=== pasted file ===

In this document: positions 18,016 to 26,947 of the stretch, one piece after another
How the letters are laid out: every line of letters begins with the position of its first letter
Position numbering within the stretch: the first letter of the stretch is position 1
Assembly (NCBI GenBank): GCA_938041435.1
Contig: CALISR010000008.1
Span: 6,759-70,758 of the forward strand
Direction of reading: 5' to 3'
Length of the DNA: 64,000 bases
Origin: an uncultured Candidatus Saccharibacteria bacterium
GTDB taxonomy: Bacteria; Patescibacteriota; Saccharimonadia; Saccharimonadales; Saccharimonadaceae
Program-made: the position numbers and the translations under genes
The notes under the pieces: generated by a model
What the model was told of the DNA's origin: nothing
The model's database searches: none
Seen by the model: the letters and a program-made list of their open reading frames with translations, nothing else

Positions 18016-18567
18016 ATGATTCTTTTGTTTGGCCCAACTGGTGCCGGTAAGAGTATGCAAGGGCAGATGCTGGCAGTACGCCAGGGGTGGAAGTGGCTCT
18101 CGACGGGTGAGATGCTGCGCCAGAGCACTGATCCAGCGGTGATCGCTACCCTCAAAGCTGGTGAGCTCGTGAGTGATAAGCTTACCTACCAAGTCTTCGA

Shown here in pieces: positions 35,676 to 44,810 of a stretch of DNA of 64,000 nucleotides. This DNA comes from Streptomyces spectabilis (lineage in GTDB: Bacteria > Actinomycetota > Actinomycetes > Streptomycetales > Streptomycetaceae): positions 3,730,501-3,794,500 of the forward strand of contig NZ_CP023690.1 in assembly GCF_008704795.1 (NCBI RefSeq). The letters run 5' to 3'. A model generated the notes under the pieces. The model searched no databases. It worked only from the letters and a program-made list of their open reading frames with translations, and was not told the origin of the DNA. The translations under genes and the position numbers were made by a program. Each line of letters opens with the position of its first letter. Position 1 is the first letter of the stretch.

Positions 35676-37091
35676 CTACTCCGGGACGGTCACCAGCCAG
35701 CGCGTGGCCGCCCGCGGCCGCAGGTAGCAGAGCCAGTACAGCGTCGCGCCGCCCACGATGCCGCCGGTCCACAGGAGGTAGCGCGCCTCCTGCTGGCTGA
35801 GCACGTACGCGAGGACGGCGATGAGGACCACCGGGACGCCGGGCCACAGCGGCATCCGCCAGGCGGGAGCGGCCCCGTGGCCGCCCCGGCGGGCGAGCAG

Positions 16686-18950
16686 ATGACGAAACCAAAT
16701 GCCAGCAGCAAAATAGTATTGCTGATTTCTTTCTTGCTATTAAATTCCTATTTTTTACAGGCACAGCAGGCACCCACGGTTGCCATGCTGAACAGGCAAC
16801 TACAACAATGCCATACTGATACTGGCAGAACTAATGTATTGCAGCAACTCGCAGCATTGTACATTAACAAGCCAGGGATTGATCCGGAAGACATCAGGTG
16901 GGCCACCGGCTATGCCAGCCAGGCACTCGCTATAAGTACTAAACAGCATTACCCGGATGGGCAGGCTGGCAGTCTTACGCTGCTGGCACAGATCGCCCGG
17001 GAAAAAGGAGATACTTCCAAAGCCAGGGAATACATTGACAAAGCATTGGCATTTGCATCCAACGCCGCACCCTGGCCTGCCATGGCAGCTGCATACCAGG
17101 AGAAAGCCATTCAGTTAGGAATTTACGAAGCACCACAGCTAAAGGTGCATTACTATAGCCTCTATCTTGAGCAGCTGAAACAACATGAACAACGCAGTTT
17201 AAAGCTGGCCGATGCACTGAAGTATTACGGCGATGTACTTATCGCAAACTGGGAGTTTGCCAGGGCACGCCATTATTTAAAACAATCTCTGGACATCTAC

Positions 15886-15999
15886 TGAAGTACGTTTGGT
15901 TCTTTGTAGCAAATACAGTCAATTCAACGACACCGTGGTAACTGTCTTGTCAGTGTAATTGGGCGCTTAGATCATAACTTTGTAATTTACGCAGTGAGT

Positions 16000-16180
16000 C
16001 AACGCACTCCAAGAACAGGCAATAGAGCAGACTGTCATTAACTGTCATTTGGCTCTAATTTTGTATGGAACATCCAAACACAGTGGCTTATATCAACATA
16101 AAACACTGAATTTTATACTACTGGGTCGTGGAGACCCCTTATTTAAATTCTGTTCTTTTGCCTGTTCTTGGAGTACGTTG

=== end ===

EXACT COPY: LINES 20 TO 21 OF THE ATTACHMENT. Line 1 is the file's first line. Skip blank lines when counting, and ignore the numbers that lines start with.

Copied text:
Positions 35676-37091
35676 CTACTCCGGGACGGTCACCAGCCAG